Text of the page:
Simple PIC-based Anger Meter


As you're tolerance for something wears thing and anger starts to set in along with heart rate and blood pressure. Throw a PIC and Heart Monitor into the mix, and you've got a basic anger detection module.

Futher to the digital LCD display, the project designer had to include analogue component to meet the assessable criteria. It was achieved by converting the digital signal (pulses) to light, and then using an LDR as a transducer. [via]

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555 Timer 2-Wire Keypad Interface


Rajendra Bhatt explores a method of interfacing with a keypad via a simple 555 timer. The result is a two wire interface for 16 buttons.

There are other methods which do not require as many components, such as Jon Chandler's 10 Keys on One Port Pin. Although Rajendra's approach is not often seen and he gets good points for originality!

Attached are images of the project, including a schematic of the 555 interface.


The 555 timer has been configured as an astable multivibrator. It's output frequency varies based on the active resistance. With R1 and C as fixed components, each key has a resistor which acts as a switchable load (altering the output frequency accordingly).

The microcontroller can then read the output frequency to determine which key was pressed. The more I think about it, the better Jon's solution sounds. Still, its somewhat original. [via]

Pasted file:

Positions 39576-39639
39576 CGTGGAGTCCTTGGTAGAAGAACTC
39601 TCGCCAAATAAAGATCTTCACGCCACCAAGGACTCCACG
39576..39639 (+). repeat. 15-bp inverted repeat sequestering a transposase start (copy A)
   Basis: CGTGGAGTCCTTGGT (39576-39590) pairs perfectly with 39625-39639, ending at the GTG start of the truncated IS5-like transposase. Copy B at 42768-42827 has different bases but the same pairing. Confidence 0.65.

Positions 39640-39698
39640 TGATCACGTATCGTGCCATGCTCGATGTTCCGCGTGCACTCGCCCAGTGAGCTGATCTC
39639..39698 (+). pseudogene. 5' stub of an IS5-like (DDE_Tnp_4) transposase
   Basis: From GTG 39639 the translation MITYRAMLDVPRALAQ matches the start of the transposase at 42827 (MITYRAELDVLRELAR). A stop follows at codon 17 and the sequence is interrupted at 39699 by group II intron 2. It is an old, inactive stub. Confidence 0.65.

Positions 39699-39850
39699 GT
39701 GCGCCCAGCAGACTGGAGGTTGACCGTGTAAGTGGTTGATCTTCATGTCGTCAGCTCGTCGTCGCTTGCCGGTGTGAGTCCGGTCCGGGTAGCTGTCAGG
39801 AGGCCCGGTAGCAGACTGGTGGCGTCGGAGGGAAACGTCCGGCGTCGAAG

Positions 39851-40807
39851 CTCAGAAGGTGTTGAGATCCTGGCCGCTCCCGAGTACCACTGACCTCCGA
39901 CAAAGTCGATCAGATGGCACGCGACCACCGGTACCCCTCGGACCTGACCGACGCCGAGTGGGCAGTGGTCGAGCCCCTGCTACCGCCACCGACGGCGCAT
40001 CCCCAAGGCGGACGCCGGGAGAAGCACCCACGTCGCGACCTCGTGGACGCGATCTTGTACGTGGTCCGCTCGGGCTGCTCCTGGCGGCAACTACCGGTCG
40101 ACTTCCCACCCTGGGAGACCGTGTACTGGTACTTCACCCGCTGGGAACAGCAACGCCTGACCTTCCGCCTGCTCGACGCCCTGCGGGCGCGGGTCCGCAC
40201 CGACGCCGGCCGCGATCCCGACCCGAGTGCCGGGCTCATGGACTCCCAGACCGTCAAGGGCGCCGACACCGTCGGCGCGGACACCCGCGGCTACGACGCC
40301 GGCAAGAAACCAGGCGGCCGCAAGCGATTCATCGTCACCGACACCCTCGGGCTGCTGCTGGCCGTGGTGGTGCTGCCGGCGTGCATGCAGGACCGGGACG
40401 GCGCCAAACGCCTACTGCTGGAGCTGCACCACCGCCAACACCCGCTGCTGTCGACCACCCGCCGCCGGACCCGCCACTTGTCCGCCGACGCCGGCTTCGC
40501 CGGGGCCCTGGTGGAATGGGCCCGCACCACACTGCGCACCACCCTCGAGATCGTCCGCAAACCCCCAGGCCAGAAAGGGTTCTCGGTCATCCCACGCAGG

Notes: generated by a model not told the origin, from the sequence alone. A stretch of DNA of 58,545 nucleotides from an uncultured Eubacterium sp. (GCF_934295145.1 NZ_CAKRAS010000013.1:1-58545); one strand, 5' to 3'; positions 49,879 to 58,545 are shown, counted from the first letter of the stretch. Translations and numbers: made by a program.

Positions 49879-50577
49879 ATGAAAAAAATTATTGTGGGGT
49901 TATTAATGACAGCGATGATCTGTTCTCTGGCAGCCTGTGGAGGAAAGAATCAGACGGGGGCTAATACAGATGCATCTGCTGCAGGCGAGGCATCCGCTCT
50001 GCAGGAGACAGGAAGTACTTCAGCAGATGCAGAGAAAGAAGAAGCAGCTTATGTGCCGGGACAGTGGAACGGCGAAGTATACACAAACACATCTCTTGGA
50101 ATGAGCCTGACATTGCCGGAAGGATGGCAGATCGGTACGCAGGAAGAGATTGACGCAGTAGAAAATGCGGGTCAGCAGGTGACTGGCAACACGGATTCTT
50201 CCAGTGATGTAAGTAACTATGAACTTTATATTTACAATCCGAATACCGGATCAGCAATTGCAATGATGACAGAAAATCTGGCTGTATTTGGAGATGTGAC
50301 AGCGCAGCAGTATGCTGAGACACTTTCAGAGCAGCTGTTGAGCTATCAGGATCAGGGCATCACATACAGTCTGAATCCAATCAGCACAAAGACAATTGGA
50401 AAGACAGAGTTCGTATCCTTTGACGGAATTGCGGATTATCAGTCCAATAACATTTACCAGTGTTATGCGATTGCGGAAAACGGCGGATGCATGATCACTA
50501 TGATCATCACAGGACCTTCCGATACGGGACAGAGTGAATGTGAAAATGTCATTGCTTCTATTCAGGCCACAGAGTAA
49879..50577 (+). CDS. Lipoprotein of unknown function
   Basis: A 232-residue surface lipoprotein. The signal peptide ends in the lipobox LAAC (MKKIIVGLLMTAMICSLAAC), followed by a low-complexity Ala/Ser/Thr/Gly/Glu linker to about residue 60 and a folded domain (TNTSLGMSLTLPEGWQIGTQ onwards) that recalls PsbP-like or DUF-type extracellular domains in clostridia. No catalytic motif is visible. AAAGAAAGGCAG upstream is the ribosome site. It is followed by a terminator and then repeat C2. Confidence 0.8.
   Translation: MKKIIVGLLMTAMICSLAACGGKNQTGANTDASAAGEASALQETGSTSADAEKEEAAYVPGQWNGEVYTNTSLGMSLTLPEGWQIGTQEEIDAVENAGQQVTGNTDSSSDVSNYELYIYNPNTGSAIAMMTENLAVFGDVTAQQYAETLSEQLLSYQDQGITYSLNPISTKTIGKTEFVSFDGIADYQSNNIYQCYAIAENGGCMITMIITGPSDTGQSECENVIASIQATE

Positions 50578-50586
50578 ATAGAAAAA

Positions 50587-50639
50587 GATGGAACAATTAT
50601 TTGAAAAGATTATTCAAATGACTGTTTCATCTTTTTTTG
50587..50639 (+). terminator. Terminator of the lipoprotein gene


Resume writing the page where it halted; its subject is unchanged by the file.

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Cable Storage

The simplest idea can sometimes be the best..



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PIC PAL Video Library

089-PIC-PAL-TV-pic_pal_video_21Bruno Gavand developed a PIC PAL library for displaying information on TV screens. The source code is written in MikroC, and has routines for video control, set pixel, fill screen, draw line/circle/box/character/string amongst others.

He has included plenty of example usage type programs along with circuit info and great code commenting. [via]

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Johnny Chung Lee combines a cheap netbook and an iRobot Create, to create a video chat robot for around $500 that lets you move around distant places as if you were walking around. These are sometimes known as telepresence robots and cost several thousand dollars. [via]

This project resulted with a simple distance measurement tool which uses an AVR at the core along with and LCD and ultrasonic sensor.

The developer wanted a bar-graph and plain text to visualise the distance to an object, and include a "tare" function so that predefined distances could be added/subtracted to the result based on the tare distance. The source code, construction and interesting highlights are discussed in his article. [via]

This LED Clock was built by Simon Inns for his office. The display has 128 LEDs configured in a matrix configuration (16x8) and there's an onboard RTC and temperature sensor. [via]

mt_ignore:Project ImagesVarious project images including construction, PCB layout and the schematic.

800px-MB_Simon1Original MB Simon game

Simon Inns builds a MB Simon game clone using a PIC12F683 microcontroller (the original version shown right). His software supports full emulation of the original 'game 1' mode and includes the ability to select from four skill levels which control the number of colours you must repeat in a sequence in order to win the game. [via]

Alan Yates shares a possible entry for a 555 art competition. He calls the design "Araneae Junkboxius". A fun, easy project that is well suited for harnessing those soldering skills and creative touch. [link]

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